In theory, CQRS is great. But in practice, it’s just not something you can actually do, at least not elegantly and robustly.

The systems that claim to help implement CQRS are usually stream processing systems, e.g.:

You could also use a SQL database to implement CQRS: just put your write-model in one or more tables, then use triggers to react to changes and issue the right INSERT/UPDATE/DELETE operations to sync up your read-model.

Unfortunately, whichever of the above you choose, you’ll have to roll your own messy procedural logic to react to incoming write operations. Meaning, you’ll have to tell the database how to keep two models in sync. You won’t be able to just declare what the relationship between the two models always needs to be.

Also, the consistency guarantees are iffy. When your write-model changes, you can’t guarantee that your entire read-model correspondingly ticks from one consistent snapshot to the next.

The materialized view pattern

Ok, well… what about about using a materialized view pattern to implement CQRS?

In theory, the materialized view pattern is great. But in practice — despite having its own MSDN page — it’s missing a satisfactory implementation! If you zoom into the diagram, that little horizontal arrow is actually a leaky pipe:

Materialized views only work for basic data transformations. They aren’t smart enough to incrementally update themselves in reaction to write-model operations. Plus their consistency guarantees are weak.

I’ve previously pointed out the limitations of materialized views in “Data denormalization is broken”. When I yearned for a “denormalization engine”, I basically meant anything which elegantly and robustly implements the materialized-view pattern.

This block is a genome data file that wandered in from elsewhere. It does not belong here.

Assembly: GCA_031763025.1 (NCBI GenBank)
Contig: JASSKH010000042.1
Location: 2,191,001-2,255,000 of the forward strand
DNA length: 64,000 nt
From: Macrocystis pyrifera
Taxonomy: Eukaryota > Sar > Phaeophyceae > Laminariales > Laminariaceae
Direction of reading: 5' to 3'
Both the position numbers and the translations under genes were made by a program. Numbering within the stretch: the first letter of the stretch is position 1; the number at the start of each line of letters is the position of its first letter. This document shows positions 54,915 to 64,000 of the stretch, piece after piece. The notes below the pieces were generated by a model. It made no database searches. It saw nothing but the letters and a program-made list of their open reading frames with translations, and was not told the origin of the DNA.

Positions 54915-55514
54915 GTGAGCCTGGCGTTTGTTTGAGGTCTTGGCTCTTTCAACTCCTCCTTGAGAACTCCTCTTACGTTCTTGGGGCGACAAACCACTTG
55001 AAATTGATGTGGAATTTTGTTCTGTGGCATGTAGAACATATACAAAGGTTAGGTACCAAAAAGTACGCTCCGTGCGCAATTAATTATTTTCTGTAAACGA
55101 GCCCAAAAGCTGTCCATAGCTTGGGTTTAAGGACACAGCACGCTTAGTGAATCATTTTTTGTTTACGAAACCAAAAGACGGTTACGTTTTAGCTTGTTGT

CQRS seems to me like a key pattern that we should all be using for our data layer — yet it’s currently rare to see a production system with an elegant CQRS architecture, or even hear a mention of “CQRS” in conversation. The sad thing is, I think we don’t bother discussing it because there’s no tool that lets us build it.

Logic programming meets CQRS

Soon, we won’t need the materialized-view pattern, or SQL triggers, or stream processing — because we’ll have Eve.

The latest version of Eve, 0.2, is only an in-memory demo; it’s not nearly database-like enough yet. But I daresay it’s already on track to become the best implementation of CQRS.

In Eve, writing a block with search and bind is kind of like defining a materialized view. Here’s a tiny one-record materialized view / CQRS thingy:

I bound c to always equal a + b. Right now a is 5, b is 6, and c is 11. If I increment b to 7, then I’ll automatically see a value of 12 for c.

Look, this is CQRS! My write-model is a and b, and my read-model is c. It’s a trivial example, but it illustrates the core concept. I’ll show a more elaborate example of bind in Part VI.

With Eve’s bind operation, you can sync your read-model with your write-model, making the CQRS pattern a reality. Look at that “change” arrow now:

Now that we’ve seen that logic programming is a promising approach to making CQRS a reality, I should also mention Datomic, which is perhaps the most well-known logic programming database in the market today. This post and this talk showcase CQRS architectures built on Datomic. Neither of them is “pure”; they both require a custom mix of other systems to do some of the work. Still, they’re making promising progress toward CQRS independent from Eve.